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Abstract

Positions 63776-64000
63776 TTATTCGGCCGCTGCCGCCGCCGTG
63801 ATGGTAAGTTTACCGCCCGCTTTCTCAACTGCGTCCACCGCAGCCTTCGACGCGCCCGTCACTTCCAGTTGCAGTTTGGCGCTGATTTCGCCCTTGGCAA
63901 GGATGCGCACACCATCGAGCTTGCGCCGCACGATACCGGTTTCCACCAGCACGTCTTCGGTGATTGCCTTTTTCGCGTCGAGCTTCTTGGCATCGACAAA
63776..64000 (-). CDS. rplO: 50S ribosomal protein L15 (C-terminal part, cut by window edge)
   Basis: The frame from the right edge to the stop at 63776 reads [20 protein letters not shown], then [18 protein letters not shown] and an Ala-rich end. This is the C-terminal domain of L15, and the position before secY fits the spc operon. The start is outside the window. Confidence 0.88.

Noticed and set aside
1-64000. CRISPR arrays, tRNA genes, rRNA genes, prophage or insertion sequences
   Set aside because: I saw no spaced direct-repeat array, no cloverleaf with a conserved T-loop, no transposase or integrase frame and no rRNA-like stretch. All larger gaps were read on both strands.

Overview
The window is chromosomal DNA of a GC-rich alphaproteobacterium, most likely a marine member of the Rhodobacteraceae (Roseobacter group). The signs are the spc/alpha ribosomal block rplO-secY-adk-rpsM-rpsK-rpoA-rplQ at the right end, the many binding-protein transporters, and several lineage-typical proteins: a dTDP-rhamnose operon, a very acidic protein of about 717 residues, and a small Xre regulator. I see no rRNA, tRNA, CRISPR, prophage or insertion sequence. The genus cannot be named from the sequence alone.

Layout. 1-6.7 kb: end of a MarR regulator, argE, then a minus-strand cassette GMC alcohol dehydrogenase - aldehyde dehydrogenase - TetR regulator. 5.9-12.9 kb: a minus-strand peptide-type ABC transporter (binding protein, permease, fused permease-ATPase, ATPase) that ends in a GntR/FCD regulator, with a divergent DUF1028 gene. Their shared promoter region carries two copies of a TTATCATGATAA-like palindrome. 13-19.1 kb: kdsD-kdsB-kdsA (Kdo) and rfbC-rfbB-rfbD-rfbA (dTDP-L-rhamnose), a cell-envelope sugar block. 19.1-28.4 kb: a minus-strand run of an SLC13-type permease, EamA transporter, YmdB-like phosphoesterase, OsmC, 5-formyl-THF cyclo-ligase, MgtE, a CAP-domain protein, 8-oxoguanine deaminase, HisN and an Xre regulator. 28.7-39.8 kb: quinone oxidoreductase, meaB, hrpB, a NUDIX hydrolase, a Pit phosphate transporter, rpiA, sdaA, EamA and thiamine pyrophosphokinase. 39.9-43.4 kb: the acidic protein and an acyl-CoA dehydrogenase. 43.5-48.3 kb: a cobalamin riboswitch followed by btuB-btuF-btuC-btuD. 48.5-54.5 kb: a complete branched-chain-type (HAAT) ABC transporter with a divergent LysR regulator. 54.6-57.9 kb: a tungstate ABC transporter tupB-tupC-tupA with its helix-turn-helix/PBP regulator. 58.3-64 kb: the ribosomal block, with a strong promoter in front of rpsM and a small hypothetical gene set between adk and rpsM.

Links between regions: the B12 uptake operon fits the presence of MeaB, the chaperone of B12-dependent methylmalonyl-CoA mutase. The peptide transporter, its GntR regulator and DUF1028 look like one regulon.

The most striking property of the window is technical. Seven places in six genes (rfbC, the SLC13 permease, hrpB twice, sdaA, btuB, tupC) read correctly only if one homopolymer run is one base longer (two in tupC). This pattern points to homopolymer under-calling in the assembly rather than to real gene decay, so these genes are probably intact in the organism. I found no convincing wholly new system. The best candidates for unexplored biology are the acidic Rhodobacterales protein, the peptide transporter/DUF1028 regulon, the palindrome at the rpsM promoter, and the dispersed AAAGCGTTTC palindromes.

While many factors have been studied in relation to the functioning of land markets, the role of land distribution has received relatively little attention. In this paper, we ask to what extent farmers’ propensity to buy land is related to the difference between them and their neighbours in terms of land ownership. To this end, we employ the concept of relative deprivation. Drawing on micro-level data from the transition period in Poland and using both OLS and instrumental variables strategy, we find that interpersonal comparisons with others in one’s reference group may have motivated a farmer’s behaviour in the land market. In particular, the propensity to purchase land is positively associated with experiencing higher relative deprivation. In addition, this relationship waned over time in a predictable manner: late in the transition period it was weaker than at the beginning of the period.

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